There are many reasons why your life is the way it is now – and nearly all of them begin with you. The first day you realise that you’ve been responsible for your choices – including your choices after major, life changing events – is the day you begin to live the life you really want.
The second day is when you know where you want to get to, but you’re grateful for exactly what you have now.
Richard Carlson says:
Each time you notice yourself falling into the “I wish life were different” trap, back off and start over. Take a breath and remember all that you have to be grateful for. When you focus not on what you want, but on what you have, you end up getting more of what you want anyway. If you focus on the good qualities of your spouse, she’ll be more loving. If you are grateful for your job rather than complaining about it, you’ll do a better job, be more productive, and probably end up getting a raise anyway. If you focus on ways to enjoy yourself around home rather than than waiting to enjoy yourself in Hawaii, you’ll end up having more fun. If you ever do get to Hawaii, you’ll be in the habit of enjoying yourself. And, if by some chance you don’t, you’ll have a great life anyway.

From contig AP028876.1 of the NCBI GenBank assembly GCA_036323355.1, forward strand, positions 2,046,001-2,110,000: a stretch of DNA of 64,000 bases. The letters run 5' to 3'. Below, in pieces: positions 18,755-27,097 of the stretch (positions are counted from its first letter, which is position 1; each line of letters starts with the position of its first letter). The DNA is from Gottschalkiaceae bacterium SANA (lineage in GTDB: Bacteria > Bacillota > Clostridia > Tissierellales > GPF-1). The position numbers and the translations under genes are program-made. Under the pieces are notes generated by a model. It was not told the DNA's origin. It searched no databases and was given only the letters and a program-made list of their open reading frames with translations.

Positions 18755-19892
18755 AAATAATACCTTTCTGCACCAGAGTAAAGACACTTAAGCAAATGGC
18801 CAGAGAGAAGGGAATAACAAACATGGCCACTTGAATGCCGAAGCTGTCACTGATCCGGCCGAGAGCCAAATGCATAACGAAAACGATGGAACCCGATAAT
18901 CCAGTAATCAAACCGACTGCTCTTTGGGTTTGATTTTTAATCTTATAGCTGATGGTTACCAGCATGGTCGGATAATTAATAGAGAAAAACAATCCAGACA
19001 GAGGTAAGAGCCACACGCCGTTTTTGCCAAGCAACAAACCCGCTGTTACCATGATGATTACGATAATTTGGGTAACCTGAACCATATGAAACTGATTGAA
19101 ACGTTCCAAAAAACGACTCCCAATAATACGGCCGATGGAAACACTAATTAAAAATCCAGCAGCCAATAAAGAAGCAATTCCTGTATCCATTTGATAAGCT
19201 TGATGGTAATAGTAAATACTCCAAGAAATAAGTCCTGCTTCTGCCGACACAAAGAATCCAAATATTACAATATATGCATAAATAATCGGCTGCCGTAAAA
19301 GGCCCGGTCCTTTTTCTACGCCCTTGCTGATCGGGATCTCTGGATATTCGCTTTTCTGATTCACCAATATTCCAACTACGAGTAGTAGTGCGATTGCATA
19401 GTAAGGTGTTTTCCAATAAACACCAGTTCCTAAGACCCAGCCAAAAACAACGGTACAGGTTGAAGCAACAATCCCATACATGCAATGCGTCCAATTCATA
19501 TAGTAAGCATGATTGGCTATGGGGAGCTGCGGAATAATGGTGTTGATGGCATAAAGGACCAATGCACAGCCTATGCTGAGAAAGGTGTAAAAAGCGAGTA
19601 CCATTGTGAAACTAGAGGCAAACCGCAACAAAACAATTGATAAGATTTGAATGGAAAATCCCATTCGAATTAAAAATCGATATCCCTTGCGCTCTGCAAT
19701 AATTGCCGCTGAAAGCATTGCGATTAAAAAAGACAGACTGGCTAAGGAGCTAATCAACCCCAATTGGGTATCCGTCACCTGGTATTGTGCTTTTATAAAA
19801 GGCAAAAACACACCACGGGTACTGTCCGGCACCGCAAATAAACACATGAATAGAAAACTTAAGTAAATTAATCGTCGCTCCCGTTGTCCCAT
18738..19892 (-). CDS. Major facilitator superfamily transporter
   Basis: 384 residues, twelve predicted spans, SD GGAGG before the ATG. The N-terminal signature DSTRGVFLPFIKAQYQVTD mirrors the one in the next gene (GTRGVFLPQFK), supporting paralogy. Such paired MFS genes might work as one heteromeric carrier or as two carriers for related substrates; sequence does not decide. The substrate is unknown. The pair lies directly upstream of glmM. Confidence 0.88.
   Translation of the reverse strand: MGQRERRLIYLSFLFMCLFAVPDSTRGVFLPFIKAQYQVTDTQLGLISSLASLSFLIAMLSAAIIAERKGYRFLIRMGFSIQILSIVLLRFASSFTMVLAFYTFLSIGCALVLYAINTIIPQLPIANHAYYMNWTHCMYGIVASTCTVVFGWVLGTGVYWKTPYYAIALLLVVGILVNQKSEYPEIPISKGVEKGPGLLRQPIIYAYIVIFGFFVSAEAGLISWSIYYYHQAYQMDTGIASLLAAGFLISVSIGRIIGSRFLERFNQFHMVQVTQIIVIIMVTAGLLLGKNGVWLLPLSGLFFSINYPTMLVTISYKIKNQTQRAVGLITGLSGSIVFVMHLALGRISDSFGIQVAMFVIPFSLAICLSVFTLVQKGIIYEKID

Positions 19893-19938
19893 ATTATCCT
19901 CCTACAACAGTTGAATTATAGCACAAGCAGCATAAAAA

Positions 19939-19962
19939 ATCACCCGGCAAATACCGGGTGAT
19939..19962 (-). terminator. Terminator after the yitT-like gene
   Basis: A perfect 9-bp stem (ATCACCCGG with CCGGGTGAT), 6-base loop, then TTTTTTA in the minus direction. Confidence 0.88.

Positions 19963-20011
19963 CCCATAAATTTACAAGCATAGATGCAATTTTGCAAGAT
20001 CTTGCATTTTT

Have you known darkness? I have. Dark, sticky, no hope darkness, the kind that makes you want to end the pain, the kind that pulls you down into places where you feel no pain. And I've known the darkness of days and nights filled with anxiety and worry. But I've learned how to stay well, and I try to be a light for others. I love this.. "We are not saints; we are not heroes. Our lives are lived in the quiet corners of the ordinary. We build tiny hearth fires, sometimes barely strong enough to give off warmth. But to the person lost in the darkness, our tiny flame may be the road to safety, the path to salvation. It is not given to us to know who is lost in the darkness that surrounds us or even if our light is seen. We can only know that against even the smallest of lights, darkness cannot stand. A sailor lost at sea can be guided home by a single candle. A person lost in a wood can be led to safety by a flickering flame. It is not an issue of quality or intensity or purity. It is simply an issue of the presence of light." Kent Nerburn